Cham­pion cy­clist hun­gry for suc­cess af­ter en­dur­ing tough year

Mercury (Hobart) - - SPORT - SAM ED­MUND Cy­cling

TAS­MA­NIAN cy­clist Richie Porte is not let­ting bad luck at the Tour de France or a dis­ap­point­ing 2019 de­fine his ca­reer, fo­cus­ing only on stay­ing healthy and rid­ing his best when­ever he hits the as­phalt.

THIS time there was no Audi car loan, no back­log of ap­pear­ance re­quests and no lo­cal journos hunt­ing an in­ter­view. The postscript to Richie Porte’s dis­ap­point­ing 2019 sea­son has been an un­fa­mil­iar Launce­s­ton home­com­ing.

Not that Aus­tralia’s lead­ing Grand Tour cy­clist is com­plain­ing. The qui­etly-spo­ken Tas­ma­nian has al­ways been more com­fort­able out of the lime­light than in it, but he can’t help but chuckle at the dif­fer­ence a year makes.

At 34, Porte is well aware that a one-win sea­son in which he was plagued by a string of viruses, cul­mi­nat­ing in an anony­mous 11th place in the Tour de France, doesn’t scream ‘Look at me’.

In­deed, we find the diminu­tive climber at a fas­ci­nat­ing junc­ture in his ca­reer.

Here is an ath­lete who has won the big­gest week-long races in cy­cling. A two-time win­ner of Paris-Nice (2013, 2015), Porte has also saluted at Tour de Suisse (2018), Tour de Ro­mandie (2017), Volta Catalunya (2015), Volta ao Al­garve (2012) and Tour Down Un­der (2017).

They are wins that el­e­vated him to the pin­na­cle of one of the world’s most un­for­giv­ing sports.

Yet it’s the bad luck at the Tour de France in his prime years (2016-2018) that now threat­ens to be­come his legacy as the sun moves closer to set­ting on a ca­reer that started when he packed his bags for Italy at 21.

“It is a little bit frus­trat­ing that you’re go­ing to be re­mem­bered for the bad luck or things that went wrong for you, but it doesn’t mean you’re not go­ing to try or not go­ing to turn up at the Tour de

France in as good a shape as you can be be­cause any­thing can hap­pen,”

Porte said.

“I’ll be 35 next year. I’m not go­ing to lie, you look at our sport and for sure my best years prob­a­bly are past, but at the same time in train­ing I can still do the climbs at the same speed. If I can have a good run at the Tour I can still prob­a­bly beat the fifth I got in 2016.”

With one year to run on his con­tract with Amer­i­can team, Trek-Se­gafredo, Porte has re­turned from Monaco with wife Gemma and son Luca to pre­pare for an Aus­tralian sum­mer of cy­cling he hopes can lay the plat­form for a less-tur­bu­lent sea­son. “I didn’t have the sea­son I wanted, for a host of dif­fer­ent rea­sons. Hav­ing a new­born at home makes it hard to al­ways be healthy; that’s just part of it,” he said.

“You wouldn’t change that for any­thing be­cause it’s the best thing that ever hap­pened, but get­ting sick, com­ing back and get­ting sick again, it was not a great year. “There were things like go­ing to train in Utah and get­ting caught in the snow and hav­ing to do a lot of train­ing in­doors. “It was an in­ter­rupted sea­son. Even the Jayco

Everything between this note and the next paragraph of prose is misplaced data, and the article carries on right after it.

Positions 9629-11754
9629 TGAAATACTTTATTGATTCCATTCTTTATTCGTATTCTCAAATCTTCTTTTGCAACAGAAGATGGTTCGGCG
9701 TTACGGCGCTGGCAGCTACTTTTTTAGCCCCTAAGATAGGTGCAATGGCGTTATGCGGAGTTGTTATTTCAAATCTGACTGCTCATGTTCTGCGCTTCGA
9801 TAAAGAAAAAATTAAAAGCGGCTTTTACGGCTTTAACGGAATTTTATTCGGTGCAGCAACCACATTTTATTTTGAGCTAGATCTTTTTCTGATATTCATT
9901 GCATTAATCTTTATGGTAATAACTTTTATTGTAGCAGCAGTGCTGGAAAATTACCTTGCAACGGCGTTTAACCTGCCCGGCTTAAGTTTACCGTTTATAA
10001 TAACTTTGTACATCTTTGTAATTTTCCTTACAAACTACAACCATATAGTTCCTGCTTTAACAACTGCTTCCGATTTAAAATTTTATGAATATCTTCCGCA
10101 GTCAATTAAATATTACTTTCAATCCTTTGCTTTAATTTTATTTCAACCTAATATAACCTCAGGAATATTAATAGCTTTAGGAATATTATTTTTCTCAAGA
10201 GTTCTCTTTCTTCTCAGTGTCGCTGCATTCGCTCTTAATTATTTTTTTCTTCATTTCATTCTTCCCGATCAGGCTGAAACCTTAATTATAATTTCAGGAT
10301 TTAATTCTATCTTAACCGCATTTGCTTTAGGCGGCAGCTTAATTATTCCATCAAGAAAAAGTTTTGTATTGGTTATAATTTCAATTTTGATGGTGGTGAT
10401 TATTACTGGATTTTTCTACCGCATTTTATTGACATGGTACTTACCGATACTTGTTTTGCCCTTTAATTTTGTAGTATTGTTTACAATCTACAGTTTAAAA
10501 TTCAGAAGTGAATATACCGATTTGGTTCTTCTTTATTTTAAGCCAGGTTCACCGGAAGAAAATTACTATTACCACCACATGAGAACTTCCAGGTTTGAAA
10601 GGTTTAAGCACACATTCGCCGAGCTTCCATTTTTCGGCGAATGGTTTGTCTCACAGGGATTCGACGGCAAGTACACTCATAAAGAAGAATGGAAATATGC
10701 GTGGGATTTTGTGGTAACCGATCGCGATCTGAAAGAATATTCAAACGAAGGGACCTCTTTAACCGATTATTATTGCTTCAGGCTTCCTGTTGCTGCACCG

Her­ald Sun Tour, a race I al­ways wanted to win, you turn up sick.

“There was chang­ing teams as well. It’s never the eas­i­est thing, your first year in a team.

“It just wasn’t my year. I sat down with (Trek-Se­gafredo gen­eral man­ager) Luca Guer­cilena who said: ‘You ride your bike, train hard and do ev­ery­thing we ex­pect of you, you just kept get­ting sick – there’s noth­ing we can do about that.”

Which is why Porte didn’t touch his bike for three weeks when the sea­son ended, hol­i­day­ing in the UK and Hawaii in a des­per­ately-needed phys­i­cal and men­tal break.

“I needed to step away and not ride my bike and go into the off­sea­son not hav­ing crashed,” he said.

“It’s been a long time since I’ve done that, prob­a­bly not since 2015.”

Ital­ian great Vin­cenzo Nibali will be a new team­mate next year and is ex­pected to be flanked by the best sup­port the team can of­fer in May’s Giro d’Italia.

Where that leaves the line-up for Porte’s Tour de France as­sault a month later re­mains to be seen, although Bauke Mollema has con­firmed his at­ten­dance in


Mor­tal­ity might be star­ing Porte in the face — “It does cross your mind” — but he re­mains op­ti­mistic that, should things fall his way, he can next year de­liver the sort of form that made him one of the world’s best climbers.

It starts at one of his favourite races, Jan­uary’s Tour Down Un­der, closely fol­lowed by the Cadel Evans Great Ocean Road Race.

“If I can get a good run at it, have a good off-sea­son and be healthy, then there’s no rea­son why I can’t still per­form,” Porte said.

“I know I’m in the twi­light, but I’m mo­ti­vated. You’re not the most nor­mal per­son if you want to race full gas up moun­tains and I’ve still got that de­sire and hunger.

“I do want to have a good year, not just for me, but my wife Gemma, who is an ab­so­lute cham­pion at home.

“She’s up ev­ery night with the little fella, she al­lows me to just ride my bike and it is a self­ish ex­is­tence, but it would be nice to at least do some­thing this year to pay her back as well.”

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